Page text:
A further effect of fluoride is that it acts as a plating exhaltant. The average plating efficiency of a fluoride containing, sulphate based trivalent chromium plating bath can be double that of a similar bath without the fluoride. A further advantage is that the color of the chromium deposited, which in trivalent chromium systems tends to be rather dark, is lighter when deposited in the presence of fluoride and more nearly matches the color of plate produced from hexavalent chromium plating baths.

As is indicated above fluoride ion can be included in mixed sulphate/chloride baths. The inclusion of chloride is sulphate trivalent chromium baths is itself, advantageous, but the effect of chloride on its own is less than the effect of fluoride. The concentration of chloride ion, when present, is at least 0.1 molar and will usually be in the range 0.1 to 5.0 molar preferably 0.5 to 5.0 molar. The molar ratio of chloride to sulphate in such baths should be in the range 1:60 to 5:1. The chloride ion can conveniently be added as ammonium chloride.

The plating range of an optimised fluoride containing sulphate based bath is typically from 30 to 104 Am-2. However in commercial plant operations the range is somewhat narrower and is typically 50 to 104 Am-2. Thus, fluoride acts to reduce the loss of efficiency of sulphate based baths at low current densities. Because of the increased efficiency given to trivalent chromium plating baths the average rate of plating from baths of the invention can be as high as 0.15 μ min-1. Higher rates of deposition can be achieved by raising the temperature or reducing the pH.

In addition to the electrolyte described above the invention also includes a method of electroplating comprising providing an anode and a cathode in an electrolyte of the invention and passing an electric current through the electrolyte whereby chromium is electrodeposited on the cathode.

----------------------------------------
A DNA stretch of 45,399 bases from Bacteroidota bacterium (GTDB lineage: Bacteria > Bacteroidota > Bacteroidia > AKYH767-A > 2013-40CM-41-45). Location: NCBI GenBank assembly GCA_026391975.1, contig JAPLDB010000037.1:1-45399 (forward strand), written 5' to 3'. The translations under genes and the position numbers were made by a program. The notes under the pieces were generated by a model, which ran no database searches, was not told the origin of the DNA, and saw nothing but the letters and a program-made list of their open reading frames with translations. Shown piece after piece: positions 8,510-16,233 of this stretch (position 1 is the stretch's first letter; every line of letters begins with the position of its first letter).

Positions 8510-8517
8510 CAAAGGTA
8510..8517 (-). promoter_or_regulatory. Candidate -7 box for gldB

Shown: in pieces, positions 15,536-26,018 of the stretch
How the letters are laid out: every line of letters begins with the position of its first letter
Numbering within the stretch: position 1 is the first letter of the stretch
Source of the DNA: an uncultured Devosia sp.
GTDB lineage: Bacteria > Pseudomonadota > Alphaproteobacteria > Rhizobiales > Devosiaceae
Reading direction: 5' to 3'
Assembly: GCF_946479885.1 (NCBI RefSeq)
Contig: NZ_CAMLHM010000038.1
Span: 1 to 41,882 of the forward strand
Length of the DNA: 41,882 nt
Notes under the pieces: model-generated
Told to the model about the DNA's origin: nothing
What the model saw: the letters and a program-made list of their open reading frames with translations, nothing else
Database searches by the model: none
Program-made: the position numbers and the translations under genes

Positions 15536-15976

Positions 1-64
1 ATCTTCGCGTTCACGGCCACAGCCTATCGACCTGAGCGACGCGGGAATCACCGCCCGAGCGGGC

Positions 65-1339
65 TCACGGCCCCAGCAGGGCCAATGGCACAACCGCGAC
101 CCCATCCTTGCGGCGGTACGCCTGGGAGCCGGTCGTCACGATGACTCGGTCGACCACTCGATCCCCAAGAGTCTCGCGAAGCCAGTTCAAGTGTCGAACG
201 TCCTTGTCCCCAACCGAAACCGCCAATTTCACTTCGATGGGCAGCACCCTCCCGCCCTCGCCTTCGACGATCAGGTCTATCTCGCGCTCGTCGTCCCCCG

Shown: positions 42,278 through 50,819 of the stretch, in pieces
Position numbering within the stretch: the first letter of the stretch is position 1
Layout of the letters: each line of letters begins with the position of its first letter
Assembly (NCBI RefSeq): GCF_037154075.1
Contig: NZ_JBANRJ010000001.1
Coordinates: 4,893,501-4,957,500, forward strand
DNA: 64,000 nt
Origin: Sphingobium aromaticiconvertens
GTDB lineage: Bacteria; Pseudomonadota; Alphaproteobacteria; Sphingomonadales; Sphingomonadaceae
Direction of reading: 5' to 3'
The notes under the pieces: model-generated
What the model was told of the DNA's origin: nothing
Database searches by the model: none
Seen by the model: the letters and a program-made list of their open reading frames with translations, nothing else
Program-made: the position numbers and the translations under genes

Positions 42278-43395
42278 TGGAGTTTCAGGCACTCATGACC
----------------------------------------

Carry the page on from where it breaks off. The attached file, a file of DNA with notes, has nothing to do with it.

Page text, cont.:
The method of the invention can be carried out at a pH of from 0.5 to 7. However, in order to maintain a wide plating range the preferred pH is from 1.5 to 4. The make-up pH of an electrolyte comprising the necessary components as a solution of the stoichiometrically neutral salts in water is usually within this range. However the pH can be readily adjusted by adding suitable small quantities of acid or alkali as necessary.

The electrolyte may be made up by a pH changing technique which can ensure formation of the desired complex between the trivalent chromium and the weak complexing agent.

The anodes used in the process of the invention are not critical to the process of the invention. Carbon anodes will in general by used because of their cheapness and convenience.

The following Examples illustrate the invention:

EXAMPLE 1

An aqueous electrolyte was made up having the following composition:

1 molar trivalent chromium (as sulphate)

4 molar NH4 + (as sulphate)

1 molar boric acid

1 molar sodium hypophosphite

A Hull Cell panel was plated for 60 seconds under the following conditions:

pH 3.0 Hull Cell current 10A

Temperature 25° C Hull Cell voltage 16V

The results were as follows:

______________________________________Current Density (Am-2)         300    600     1000  3000  5000Thickness (μm)         0.06   0.08    0.07  0.08  0.06______________________________________
EXAMPLE 2

Example 1 was repeated except that 6 M NH4 + ion was provided as a mixture of the sulphate (3 M) and the chloride (3 M). The Hull Cell panel results were:

______________________________________Current Density (Am-2)         300    500     1000  3000  5000Thickness (μm)         0.07   0.08    0.09  0.10  0.10______________________________________
EXAMPLE 3

Example 1 was repeated except that 20 gl-1 (ca 0.5 M) sodium fluoride was included in the electrolyte. The Hull Cell panel results were:

______________________________________Current Density (Am-2)         300    500     1000  2500  5000Thickness (μm)         0.10   0.14    0.14  0.13  0.15______________________________________

There was a marked exhaltation of plating rate in the presence of the fluoride.

EXAMPLE 4

Example 2 was repeated except that 20 gl-1 NaF was included in the electrolyte. The Hull Cell panel results were:

______________________________________Current Density (Am-2)         300    600     1000  3000  5000Thickness (μm)         0.12   0.14    0.15  0.14  0.14______________________________________

Again there was a significant improvement in the plating rate.

EXAMPLE 5

An aqueous electrolyte was made up having the following composition:

1 Molar trivalent chromium (as sulphate)